Higher standard temporary school

In 1905, the Notts. Education Committee purchased the site for this School, which is situated in Forest Street, opposite the Midland Railway Station, at a cost of £2,130, the area being about 6100 yds., and on March 5th, 1906, the temporary building (as shown above), was opened by Councillor G. Stevenson, the then Chairman of the Sutton School Managers. It is a mixed school, with upwards of 250 names on the books. Standards VI. and VII, and students more advanced still, receive their instruction here, 54 children studying in a higher standard than the VII. A new room was added and opened early in October, 1906. which is fitted up in the same way as a Secondary School, i.e., each child has a single desk to itself. This room accommodates 25 students, and there is a greater allowance of air space than in the other rooms. The subjects taken, in addition to the ordinary ones, are—Shorthand, French, Science, and Mathematics. The whole school is under the superintendence of Mr. W. Collins, B.A., Int. B.Sc. A scheme for the erection of a permanent school has been-approved by the Education Committee, and a start will be made on the new building at an early date. Accommodation will be provided for 850 scholars, the cost being estimated at £7,030.


The Union of London and Smith's Bank. Ltd., Market Place; established 1873; manager, Mr. B. F. Hubble.

The Nottingham and Notts. Bank, Low Street (formerly known as Albert Square); established 1873; manager. Mr. C. Swire.

The Crompton and Evans' Union Bank. Limited, Low Street; established Feb. 1st, 1894; manager. Mr. H. J. Bosworth.


This Society was formed in 1900, and has a membership of 28. The headquarters is the Apollo Tavern, Eastfield Side, and angling waters the Mill Dam. Secretary, Mr. F. Hallam, Brook Street, Sntton-in-Ashfield.


The Idle—a tributary of the Trent—has its source in the parish of Sutton. It seems to take its rise in an insignificant sort of way in what is locally known as "The Roods," between the junction of the boundary lines of Notts, and Derbyshire, and in no part within the borders of the parish is it more than two or three yards wide, the stream also being, naturally, very shallow here. Prior to 1855, the tributary flowed through the town openly, when a culvert was made from the bottom of Mr. W. Sampson's lane to the bottom of Forest Street across the Old Village Green, and was built by Mr. W. Cornish by order of the Parish. Then in 1877, Mr. Mc W. Bishop, who had settled in the place two years previously as Surveyor under the old Local Board, took further action, at the junction of Church Hill and Smedley's End, towards constructing a culvert whereby to conduct the stream through Brook Street, and in 1880 it was entirely hidden from view. Since then its course has been slightly deviated by the G.N.R.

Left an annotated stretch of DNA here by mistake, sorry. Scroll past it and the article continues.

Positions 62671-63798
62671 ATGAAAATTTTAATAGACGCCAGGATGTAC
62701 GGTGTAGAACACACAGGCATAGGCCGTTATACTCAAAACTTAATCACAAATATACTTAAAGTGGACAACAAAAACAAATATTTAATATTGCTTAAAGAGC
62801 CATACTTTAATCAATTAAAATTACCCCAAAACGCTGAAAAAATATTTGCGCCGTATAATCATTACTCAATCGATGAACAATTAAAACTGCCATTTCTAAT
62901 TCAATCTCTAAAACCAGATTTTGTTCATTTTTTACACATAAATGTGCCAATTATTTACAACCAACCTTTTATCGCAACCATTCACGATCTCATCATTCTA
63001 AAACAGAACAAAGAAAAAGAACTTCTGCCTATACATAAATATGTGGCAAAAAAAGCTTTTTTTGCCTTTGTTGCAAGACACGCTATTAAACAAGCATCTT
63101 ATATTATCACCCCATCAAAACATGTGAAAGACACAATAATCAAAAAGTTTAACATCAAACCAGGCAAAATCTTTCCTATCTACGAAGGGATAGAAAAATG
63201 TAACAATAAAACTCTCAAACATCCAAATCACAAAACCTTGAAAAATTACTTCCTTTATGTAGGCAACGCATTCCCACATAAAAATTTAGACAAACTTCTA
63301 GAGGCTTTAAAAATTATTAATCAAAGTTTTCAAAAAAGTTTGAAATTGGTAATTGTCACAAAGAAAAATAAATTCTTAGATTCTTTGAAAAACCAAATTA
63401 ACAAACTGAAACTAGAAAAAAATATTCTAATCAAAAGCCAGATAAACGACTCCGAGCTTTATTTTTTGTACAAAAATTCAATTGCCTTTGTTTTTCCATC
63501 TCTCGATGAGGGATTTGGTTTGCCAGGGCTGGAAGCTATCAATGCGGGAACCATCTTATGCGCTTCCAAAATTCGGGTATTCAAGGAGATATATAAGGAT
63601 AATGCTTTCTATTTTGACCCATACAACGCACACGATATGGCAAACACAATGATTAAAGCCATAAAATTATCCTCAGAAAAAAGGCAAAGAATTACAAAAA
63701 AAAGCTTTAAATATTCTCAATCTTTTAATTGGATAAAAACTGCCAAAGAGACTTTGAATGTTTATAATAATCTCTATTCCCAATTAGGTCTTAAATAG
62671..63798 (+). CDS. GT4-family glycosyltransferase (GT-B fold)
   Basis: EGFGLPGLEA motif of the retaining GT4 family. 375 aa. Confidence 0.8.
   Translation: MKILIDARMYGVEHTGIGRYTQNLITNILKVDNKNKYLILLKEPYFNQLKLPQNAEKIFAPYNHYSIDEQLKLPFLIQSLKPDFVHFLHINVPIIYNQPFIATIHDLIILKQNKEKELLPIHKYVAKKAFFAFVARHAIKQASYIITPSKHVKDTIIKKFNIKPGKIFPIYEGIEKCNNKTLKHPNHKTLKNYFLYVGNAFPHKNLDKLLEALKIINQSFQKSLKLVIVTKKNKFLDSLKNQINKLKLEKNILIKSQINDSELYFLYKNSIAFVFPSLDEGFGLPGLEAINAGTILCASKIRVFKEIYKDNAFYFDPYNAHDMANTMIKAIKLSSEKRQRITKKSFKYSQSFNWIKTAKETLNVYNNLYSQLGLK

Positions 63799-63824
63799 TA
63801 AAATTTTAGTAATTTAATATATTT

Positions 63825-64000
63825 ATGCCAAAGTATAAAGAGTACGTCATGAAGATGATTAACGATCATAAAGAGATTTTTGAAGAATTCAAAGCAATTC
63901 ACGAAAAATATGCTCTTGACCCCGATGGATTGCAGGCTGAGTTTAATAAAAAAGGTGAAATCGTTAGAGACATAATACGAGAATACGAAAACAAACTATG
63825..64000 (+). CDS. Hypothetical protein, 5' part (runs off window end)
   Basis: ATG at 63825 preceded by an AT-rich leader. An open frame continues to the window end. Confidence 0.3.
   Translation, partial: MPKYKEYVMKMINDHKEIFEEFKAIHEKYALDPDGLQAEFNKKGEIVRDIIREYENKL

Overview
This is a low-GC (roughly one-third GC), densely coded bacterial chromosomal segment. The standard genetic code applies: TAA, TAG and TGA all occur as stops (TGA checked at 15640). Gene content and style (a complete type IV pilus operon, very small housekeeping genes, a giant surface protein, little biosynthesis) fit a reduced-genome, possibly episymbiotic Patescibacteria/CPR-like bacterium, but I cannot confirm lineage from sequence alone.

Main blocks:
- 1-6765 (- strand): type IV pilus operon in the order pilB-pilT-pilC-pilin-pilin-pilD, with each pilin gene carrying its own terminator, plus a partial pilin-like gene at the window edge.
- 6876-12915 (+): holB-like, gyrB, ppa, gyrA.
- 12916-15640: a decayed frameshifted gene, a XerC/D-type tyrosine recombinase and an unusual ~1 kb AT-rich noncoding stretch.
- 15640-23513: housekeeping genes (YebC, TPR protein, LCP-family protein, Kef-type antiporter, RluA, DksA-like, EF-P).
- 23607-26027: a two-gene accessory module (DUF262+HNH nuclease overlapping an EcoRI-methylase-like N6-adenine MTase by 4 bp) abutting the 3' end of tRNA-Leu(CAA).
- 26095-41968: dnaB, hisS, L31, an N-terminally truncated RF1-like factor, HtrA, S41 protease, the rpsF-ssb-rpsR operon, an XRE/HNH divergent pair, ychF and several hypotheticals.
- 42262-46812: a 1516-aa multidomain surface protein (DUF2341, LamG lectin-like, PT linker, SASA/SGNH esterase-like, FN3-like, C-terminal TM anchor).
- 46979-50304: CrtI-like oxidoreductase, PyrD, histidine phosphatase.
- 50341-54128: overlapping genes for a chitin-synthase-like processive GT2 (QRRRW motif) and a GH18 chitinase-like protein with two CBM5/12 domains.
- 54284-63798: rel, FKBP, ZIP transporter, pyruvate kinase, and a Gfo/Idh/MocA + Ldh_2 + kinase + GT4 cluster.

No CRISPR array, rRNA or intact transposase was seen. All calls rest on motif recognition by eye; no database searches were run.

From its source, the tributary proceeds to flow alongside the adjoining allotment gardens, afterwards passing in front of Mr. Jennings' house, through Brook Street, Low Street, Portland Square, and underneath Messrs. I. and R. Morley's factory, on to the old Mill Dam, whence it continues to flow into the Reservoir. Just prior, however, to entering the latter, it is joined by the tributary Maun, which has its rise near Kirkby Hardwick. After leaving the Reservoir, the tributaries proceed confluently to Mansfield, Clipstone, Ollerton, and on to West Drayton. Up to this point the Idle seems to temporarily lose its name. At West Drayton another tributary—the Meden—which has its source in Hardwick Park, becomes confluent with the Maun, and then the Idle resumes its name, and makes its way to Bawtry and Retford, then on to West Stockwith, and there joining its parent river, together with the Yorkshire Ouse. The combined rivers and tributary then enter the Humber together, and finally gointo the North Sea.

During the period the tributary wag free and open through the Sutton thoroughfares, the inhabitants witnessed many exciting and amusing incidents in and around its waters, and how happy the old folks are now to tell us of those adventures! The stream, here and there, was crossed by improvised bridges and stepping stones, and unwary travellers sometimes had to pay the penalty of their carelessness with a drenching! The Idlewells and Brook Street evidently derived their designations from this stream.


This Council dates back from 1883, and during its 24 years reign it has experienced its " upe and downs." In the course of its time it has promoted fetes and galas, amateur athletic sports, horticultural exhibitions, etc., with a view of strengthening its funds, but they were attended with varying results. Its chief objects, however, are to promote means whereby succour may be extended to brethren of societies which are affiliated to the Council in times of distress. The patron is Mr. A. B. Markham, MP.; president, Mr. T Booth; treasurer, Mr. F. Savage; and secretary. Mr. L. Lindley, Church Street.


Mr Unwin's residence

This is the mansion where the late Mr. E. Unwin, J.P., lived and died, his death taking place in 1841. A Mr. W. Bilson, many years a director, and partner, in the firm of the Unwins. also resided here. It is said that the cortege on the day of the first-named's funeral was the largest ever seen in Sutton, and deceased having been a large employer of labour, an enormous crowd made up of people from the surrounding villages gathered together in the churchyard to witness his burial in the family vault there.